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Format for Community Discussion

This format should be used when clarification is needed on a particular issue or situation that has occurred with an RDAP participant. This format has evolved as a result of confusion that has occurred in the community meetings when issues arise that do not fit in a specified format (e.g., giving feedback). For example, participants would like to express their concern regarding a participant’s problematic behavior (e.g., he received an incident report for stealing food from the kitchen or is believed to have sold commissary to another inmate).

When there is an incident that needs discussion or clarification during any part of the meeting, a staff member, peer counselor or any participant ought to suggest that an issue needs clarification. The community will then determine whether or not the issue needs clarification, or if it is determined by majority vote or stall’s direction that clarification is necessary. The meeting facilitators will announce that “discussion” is needed. The facilitators will call on individuals in sets of 3 to request clarification until appropriate clarification has been provided or it has been determined that another activity needs to take place (e.g., feedback or learning experiences). The facilitators will assist the community in identifying the issues that they would like clarified by a specific individual (e.g., where were you? What did you say to him? Did you steal food from the kitchen? Etc.).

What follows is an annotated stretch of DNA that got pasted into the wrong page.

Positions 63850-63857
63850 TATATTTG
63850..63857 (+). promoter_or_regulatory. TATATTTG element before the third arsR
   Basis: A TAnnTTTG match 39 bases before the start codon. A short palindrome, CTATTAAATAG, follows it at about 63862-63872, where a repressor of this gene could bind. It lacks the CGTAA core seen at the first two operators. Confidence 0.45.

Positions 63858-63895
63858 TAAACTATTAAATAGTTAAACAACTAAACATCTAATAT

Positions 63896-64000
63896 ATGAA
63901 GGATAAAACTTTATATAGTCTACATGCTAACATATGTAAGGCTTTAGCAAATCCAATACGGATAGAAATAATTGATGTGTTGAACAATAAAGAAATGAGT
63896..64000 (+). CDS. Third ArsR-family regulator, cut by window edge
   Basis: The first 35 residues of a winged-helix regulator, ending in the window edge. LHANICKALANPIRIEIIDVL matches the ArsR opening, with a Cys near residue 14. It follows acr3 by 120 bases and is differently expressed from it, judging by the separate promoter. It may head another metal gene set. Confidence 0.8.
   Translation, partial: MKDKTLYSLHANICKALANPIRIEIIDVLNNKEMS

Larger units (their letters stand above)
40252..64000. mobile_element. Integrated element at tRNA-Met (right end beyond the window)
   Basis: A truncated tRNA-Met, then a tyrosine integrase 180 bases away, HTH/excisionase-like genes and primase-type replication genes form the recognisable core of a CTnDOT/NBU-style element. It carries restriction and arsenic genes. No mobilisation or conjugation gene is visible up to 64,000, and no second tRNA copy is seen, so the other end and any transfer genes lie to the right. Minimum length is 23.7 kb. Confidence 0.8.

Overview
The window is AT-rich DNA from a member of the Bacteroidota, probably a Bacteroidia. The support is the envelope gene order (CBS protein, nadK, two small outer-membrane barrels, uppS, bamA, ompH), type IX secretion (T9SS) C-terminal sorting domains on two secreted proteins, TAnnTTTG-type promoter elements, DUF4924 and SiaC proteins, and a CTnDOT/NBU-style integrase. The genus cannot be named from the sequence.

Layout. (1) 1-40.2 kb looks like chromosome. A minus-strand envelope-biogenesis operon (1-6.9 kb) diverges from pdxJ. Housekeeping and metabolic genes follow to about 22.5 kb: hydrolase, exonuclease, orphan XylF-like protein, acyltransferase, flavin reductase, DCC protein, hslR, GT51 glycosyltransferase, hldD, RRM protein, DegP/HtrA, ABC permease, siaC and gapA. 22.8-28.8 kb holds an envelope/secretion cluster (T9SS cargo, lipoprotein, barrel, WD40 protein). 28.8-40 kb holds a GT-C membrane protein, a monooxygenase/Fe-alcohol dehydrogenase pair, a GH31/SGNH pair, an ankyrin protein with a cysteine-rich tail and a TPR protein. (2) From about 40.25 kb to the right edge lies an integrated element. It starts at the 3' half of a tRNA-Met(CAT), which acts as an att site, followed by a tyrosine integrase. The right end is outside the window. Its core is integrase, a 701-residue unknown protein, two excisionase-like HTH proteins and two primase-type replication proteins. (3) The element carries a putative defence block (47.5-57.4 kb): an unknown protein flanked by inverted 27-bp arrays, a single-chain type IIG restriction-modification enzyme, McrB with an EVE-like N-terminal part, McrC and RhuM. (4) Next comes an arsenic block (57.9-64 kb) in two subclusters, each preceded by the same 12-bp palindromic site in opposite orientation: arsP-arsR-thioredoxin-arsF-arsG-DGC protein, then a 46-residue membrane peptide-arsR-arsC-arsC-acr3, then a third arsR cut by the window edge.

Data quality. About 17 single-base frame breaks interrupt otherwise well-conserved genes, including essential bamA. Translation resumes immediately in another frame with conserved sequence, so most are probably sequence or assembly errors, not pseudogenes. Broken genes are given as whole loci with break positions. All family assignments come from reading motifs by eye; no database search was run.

Participants are to ask the question directly to the individual in a non-judgmental manner. The individual should answer the question in an appropriate, respectful manner using “I” statements. Participants should focus on speaking for themselves. It is also possible that during this phase of the meeting participants “will provide clarification on the issue, (e.g., “I heard you try to sell the chicken to my roommate.” “you told me if I did not get out of your face I would be sorry!”)

* Staff is always in control of treatment activities so they will give the community direction at any time.

* Look at people when you speak to them. Practice the “eight attitudes” in your interactions. “snitching” refers to a behavior that is inappropriate in the treatment program. Snitching according to the treatment program is when you tell on someone for the express purpose of getting back at him or her or getting yourself out of trouble. Holding someone accountable is when you want to help someone with their behavior by pointing out issues with which they are struggling and should be motivated by caring for that individual.

Patrick Boyce Founder of RDAP Prison Consultants is an expert in the field prison consulting and a 2003 graduate of the RDAP program. Successful RDAP eligibility, admissions, and support maximizes ones chances of a sentence reduction and early release. Timing is critical with the ever changing and complex requirements surrounding what documentation is deemed acceptable for RDAP admission, it is important to contact us as early in the process as possible. For a free no-obligation case analysis contact Patrick now!

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